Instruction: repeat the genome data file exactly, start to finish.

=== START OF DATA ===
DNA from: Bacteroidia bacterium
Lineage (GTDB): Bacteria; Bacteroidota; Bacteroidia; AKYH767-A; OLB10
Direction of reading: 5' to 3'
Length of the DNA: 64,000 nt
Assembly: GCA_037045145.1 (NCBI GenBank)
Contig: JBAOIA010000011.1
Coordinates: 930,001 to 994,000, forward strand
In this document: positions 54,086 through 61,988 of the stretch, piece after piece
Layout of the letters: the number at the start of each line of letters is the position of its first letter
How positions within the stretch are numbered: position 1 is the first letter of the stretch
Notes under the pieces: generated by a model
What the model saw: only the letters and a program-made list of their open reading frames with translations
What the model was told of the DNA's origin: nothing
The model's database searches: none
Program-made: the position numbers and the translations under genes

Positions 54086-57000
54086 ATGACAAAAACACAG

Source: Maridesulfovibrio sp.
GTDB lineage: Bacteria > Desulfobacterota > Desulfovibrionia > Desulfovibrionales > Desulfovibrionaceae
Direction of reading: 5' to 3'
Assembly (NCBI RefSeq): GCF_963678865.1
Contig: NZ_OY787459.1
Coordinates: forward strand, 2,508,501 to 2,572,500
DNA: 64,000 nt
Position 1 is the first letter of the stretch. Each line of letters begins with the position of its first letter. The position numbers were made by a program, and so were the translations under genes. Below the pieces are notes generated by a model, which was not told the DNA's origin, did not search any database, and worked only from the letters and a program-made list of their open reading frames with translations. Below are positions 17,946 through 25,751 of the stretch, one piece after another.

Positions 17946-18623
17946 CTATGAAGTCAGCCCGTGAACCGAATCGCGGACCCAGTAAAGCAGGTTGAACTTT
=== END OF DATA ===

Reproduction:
DNA from: Bacteroidia bacterium
Lineage (GTDB): Bacteria; Bacteroidota; Bacteroidia; AKYH767-A; OLB10
Direction of reading: 5' to 3'
Length of the DNA: 64,000 nt
Assembly: GCA_037045145.1 (NCBI GenBank)
Contig: JBAOIA010000011.1
Coordinates: 930,001 to 994,000, forward strand
In this document: positions 54,086 through 61,988 of the stretch, piece after piece
Layout of the letters: the number at the start of each line of letters is the position of its first letter
How positions within the stretch are numbered: position 1 is the first letter of the stretch
Notes under the pieces: generated by a model
What the model saw: only the letters and a program-made list of their open reading frames with translations
What the model was told of the DNA's origin: nothing
The model's database searches: none
Program-made: the position numbers and the translations under genes

Positions 54086-57000
54086 ATGACAAAAACACAG

Source: Maridesulfovibrio sp.
GTDB lineage: Bacteria > Desulfobacterota > Desulfovibrionia > Desulfovibrionales > Desulfovibrionaceae
Direction of reading: 5' to 3'
Assembly (NCBI RefSeq): GCF_963678865.1
Contig: NZ_OY787459.1
Coordinates: forward strand, 2,508,501 to 2,572,500
DNA: 64,000 nt
Position 1 is the first letter of the stretch. Each line of letters begins with the position of its first letter. The position numbers were made by a program, and so were the translations under genes. Below the pieces are notes generated by a model, which was not told the DNA's origin, did not search any database, and worked only from the letters and a program-made list of their open reading frames with translations. Below are positions 17,946 through 25,751 of the stretch, one piece after another.

Positions 17946-18623
17946 CTATGAAGTCAGCCCGTGAACCGAATCGCGGACCCAGTAAAGCAGGTTGAACTTT